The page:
In the hospital they were setup and managed from admin.google.com all settings I needed were there, used 24/7, concrete floors, extremely reliable. The home users who want me to fix their laptops in return for favours, well I never waste time on you know what, I just convert to ChromeOS Flex or give them Chromebooks they have never gone wrong.
No going backwards to last century for me - only when I go to work, what a croc of shit, last Friday I discovered that Microsoft can't even set a default language for new documents in Word for the Web for spell check (proofing), it is always US, same for Powerpoint and Excel, cmon it is 2023, what a joke.
"Open Office, Libre Office"
Hi, a couple of corrections which make me wonder where you really sit, you should know this:
1) It is OpenOffice and LibreOffice, no spaces.
2) OpenOffice has had no major update in 9 years, LibreOffice receives huge ongoing development. i.e. OpenOffice is a decoy, minimal effort applied to keep it alive, stagnating in increasing incompatibility. Kind of reminds me of the SCO IP legal fights, for the sole benefit of FUD, that went on for decades and was funded by Microsoft.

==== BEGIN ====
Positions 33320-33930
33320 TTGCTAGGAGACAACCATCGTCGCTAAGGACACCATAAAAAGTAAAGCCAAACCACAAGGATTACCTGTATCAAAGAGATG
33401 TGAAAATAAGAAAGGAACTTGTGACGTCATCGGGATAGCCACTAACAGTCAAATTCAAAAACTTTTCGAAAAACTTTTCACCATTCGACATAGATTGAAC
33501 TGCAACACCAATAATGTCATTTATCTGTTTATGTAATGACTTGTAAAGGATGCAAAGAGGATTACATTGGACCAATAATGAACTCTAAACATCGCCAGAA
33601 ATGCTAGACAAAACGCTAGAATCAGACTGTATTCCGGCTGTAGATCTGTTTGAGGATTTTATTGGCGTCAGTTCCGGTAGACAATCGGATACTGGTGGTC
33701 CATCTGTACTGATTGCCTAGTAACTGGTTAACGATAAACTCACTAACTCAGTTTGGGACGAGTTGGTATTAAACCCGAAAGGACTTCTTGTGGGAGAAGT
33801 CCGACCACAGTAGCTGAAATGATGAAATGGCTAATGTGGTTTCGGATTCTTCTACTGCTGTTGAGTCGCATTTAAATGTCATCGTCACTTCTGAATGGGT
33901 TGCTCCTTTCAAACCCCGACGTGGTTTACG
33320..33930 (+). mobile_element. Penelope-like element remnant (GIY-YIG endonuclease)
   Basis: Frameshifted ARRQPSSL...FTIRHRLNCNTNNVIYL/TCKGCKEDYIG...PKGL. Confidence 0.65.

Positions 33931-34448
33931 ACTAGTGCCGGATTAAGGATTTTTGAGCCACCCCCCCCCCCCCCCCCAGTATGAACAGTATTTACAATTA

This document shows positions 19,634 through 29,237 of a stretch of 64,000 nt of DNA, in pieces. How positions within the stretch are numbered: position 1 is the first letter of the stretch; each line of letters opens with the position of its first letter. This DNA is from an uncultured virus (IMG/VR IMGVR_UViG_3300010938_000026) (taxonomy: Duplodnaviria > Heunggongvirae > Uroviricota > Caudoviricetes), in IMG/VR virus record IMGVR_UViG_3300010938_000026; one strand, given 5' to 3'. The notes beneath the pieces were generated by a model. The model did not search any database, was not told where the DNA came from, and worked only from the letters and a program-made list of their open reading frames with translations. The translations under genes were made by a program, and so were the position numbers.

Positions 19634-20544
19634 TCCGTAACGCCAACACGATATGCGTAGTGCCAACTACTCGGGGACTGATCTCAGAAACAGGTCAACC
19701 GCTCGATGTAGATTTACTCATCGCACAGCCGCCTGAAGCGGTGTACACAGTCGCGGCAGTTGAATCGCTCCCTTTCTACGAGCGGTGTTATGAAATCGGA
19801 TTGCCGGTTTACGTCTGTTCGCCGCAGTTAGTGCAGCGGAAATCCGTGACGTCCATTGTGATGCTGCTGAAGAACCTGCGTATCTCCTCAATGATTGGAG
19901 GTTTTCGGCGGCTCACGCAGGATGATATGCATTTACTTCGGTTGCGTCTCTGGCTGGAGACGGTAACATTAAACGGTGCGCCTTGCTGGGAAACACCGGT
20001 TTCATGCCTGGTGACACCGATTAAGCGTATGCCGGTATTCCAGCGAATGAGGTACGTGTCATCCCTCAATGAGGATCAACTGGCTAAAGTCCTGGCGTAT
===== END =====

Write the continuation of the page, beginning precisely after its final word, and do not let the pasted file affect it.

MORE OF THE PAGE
If you really don't know this, you're probably not who you would like people to believe you are.
"an Outlook equivalent" Why does one need to be included? But there are options, why not use webmail or Thunderbird:
Webmail, well Microsoft web based apps suck compared to competition, so USE the competition if you can think outside of the square.
Thunderbird: I worked at an MSP supporting 150 companies, 1 in 5 calls incoming calls were Outlook problems (50+ calls per day) there was another company supported that had almost as many users as all of these 150 companies added together, but they used Thunderbird email/calendar, they had 1 or 2 email problems a year, it just worked and didn't interfere with their business.